Facebook, which is coming under criticism as the platform that helped those who participated in the Capitol Hill events last week organize, is looking to pin the blame on much smaller, alternative social media competitors.
This criticism of Facebook, once again, boils down to accusations that it doesn’t censor content enough or quickly enough, while the giant is defending itself by arguing that it does – and that most of those who organized their trip to Washington online didn’t even do it there.
According to Facebook’s chief operating officer, Sheryl Sandberg, the huge platform with some 2.5 billion users was not the main place where most people organize to do anything would go – instead, she suggested that this time it took place on the likes of Parler and Gab.
In doing so, Sandberg also boasted about Facebook’s ability to censor content, saying that the protest was “largely” organized on platforms that don’t enforce similar rules.
Speaking for Reuters, she said Facebook can “stop hate” and has “standards and transparency,” and also mentioned some of the content that has lately been removed, like that posted by pro-Trump groups questioning the legitimacy of the US election process, and QAnon supporters.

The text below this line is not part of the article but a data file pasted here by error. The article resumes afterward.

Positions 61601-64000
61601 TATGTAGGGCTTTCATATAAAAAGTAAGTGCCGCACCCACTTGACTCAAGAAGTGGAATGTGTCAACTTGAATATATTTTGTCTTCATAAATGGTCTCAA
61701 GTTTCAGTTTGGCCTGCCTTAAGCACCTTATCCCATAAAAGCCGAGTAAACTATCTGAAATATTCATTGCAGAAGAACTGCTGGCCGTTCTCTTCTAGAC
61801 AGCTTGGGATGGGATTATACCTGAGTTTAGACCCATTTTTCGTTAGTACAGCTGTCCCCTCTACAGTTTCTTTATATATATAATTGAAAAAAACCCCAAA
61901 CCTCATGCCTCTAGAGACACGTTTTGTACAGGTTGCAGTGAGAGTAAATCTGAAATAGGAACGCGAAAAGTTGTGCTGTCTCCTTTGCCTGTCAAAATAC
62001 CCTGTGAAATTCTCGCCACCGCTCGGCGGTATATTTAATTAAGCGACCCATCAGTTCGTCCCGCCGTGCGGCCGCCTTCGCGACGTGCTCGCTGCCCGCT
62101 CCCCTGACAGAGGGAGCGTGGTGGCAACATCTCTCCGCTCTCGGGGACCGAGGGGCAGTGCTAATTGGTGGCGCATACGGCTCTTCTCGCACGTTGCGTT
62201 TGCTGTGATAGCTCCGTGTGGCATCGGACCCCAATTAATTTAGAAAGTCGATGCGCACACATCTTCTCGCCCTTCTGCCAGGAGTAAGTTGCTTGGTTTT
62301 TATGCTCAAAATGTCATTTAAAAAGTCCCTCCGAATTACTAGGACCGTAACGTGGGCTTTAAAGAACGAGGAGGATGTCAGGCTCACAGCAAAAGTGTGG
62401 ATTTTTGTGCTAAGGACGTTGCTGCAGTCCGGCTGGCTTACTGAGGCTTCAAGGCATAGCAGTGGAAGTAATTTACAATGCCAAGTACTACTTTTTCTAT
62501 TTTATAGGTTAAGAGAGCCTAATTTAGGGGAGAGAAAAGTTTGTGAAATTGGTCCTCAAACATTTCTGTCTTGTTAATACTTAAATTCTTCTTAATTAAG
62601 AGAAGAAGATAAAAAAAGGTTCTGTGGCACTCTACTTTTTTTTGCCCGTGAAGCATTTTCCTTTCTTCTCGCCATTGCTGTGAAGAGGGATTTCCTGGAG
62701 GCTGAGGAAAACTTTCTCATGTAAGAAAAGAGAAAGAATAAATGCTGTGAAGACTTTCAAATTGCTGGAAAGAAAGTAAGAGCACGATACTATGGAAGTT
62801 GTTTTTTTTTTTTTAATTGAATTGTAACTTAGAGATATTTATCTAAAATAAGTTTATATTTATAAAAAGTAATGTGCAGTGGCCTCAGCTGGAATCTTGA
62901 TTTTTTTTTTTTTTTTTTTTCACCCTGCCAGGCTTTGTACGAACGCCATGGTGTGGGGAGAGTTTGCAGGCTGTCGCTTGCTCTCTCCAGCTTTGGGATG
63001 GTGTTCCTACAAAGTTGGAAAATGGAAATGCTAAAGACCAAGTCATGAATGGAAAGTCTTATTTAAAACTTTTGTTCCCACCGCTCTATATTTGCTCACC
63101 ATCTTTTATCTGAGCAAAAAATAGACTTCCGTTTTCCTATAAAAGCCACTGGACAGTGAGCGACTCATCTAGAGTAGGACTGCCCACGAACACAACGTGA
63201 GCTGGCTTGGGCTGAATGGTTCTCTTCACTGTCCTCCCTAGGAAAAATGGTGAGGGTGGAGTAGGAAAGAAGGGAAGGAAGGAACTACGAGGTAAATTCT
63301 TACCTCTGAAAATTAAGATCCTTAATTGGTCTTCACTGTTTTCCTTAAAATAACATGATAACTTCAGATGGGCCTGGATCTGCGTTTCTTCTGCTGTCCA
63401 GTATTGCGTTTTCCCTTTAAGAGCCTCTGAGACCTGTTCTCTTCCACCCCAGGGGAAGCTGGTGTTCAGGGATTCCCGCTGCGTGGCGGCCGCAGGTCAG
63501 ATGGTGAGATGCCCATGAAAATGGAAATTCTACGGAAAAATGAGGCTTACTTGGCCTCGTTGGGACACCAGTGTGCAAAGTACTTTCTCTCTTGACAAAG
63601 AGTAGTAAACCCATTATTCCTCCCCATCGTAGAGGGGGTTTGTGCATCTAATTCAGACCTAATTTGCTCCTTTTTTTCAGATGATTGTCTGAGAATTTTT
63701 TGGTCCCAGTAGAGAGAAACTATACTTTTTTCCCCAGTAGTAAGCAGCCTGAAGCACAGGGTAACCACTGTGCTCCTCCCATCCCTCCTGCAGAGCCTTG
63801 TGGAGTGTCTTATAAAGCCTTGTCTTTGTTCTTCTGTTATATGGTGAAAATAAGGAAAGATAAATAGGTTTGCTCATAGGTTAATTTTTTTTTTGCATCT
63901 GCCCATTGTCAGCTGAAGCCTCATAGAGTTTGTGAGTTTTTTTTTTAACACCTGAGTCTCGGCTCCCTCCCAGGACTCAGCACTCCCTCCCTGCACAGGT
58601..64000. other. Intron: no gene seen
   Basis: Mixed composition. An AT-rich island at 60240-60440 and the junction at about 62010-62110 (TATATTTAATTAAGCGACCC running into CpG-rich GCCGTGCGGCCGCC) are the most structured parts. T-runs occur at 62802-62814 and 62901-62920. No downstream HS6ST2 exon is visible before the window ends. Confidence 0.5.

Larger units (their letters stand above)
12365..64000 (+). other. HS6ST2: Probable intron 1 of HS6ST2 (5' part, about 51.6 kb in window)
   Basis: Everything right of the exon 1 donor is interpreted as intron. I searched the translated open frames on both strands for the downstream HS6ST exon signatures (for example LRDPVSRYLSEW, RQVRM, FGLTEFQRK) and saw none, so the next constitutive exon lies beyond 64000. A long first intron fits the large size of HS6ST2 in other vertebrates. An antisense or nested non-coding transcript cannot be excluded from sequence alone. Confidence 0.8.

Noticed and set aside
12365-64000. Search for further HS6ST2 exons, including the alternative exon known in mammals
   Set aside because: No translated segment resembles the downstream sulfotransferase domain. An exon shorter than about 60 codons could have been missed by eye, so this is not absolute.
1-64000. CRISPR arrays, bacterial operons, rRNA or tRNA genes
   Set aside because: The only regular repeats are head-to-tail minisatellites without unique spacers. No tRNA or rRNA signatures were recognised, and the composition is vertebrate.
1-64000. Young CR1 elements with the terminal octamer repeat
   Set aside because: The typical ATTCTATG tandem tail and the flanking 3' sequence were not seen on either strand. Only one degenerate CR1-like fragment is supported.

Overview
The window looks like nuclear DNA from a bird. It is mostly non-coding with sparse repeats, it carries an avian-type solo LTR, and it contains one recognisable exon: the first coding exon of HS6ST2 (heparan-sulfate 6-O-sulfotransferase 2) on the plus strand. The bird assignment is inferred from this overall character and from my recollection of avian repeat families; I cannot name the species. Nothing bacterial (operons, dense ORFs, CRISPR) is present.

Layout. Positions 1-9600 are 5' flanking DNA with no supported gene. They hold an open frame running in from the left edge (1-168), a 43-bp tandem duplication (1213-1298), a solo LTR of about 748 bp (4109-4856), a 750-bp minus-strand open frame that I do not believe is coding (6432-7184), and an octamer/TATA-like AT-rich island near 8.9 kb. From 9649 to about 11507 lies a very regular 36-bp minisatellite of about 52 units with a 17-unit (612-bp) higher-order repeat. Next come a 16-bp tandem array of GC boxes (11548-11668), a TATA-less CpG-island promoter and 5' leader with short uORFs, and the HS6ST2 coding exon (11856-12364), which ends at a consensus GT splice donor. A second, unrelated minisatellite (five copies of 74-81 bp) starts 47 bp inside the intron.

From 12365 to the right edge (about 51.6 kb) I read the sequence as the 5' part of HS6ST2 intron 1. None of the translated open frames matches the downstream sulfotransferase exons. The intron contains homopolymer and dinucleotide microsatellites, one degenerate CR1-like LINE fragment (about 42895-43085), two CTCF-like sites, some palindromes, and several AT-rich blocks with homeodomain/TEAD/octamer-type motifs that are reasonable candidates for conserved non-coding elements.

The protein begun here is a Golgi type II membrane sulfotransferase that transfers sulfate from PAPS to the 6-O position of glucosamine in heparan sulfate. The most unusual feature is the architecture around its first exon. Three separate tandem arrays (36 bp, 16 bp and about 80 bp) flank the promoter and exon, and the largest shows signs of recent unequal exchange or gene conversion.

In other words, she says only Facebook can moderate content effectively – therefore cementing its social media monopoly.
However, this was not enough to appease critics, who say Facebook should have stopped protesters from posting there and on Instagram.
Now those scrutinizing Facebook for this – namely, a group called Coalition for a Safer Web – and going through the platform’s content to prove that it has its share of blame for the Capitol Hill unrest, say that 100,000 people used #StopTheSteal and #FightForTrump hashtags.
And they are not happy with Sandberg playing down the role of Facebook as the place where people organize for protests. Due to the number of users and the reach it has, people around the world often use this social network for that purpose, but the events singled out by the Washington Post as proof of Facebook’s inefficiency at censoring are pro-Trump, anti-lockdown and right-wing ones.
Under this fresh round of pressure to suppress even more content, Facebook felt the need to issue a statement denying that Sandberg was trying to “deflect blame.”
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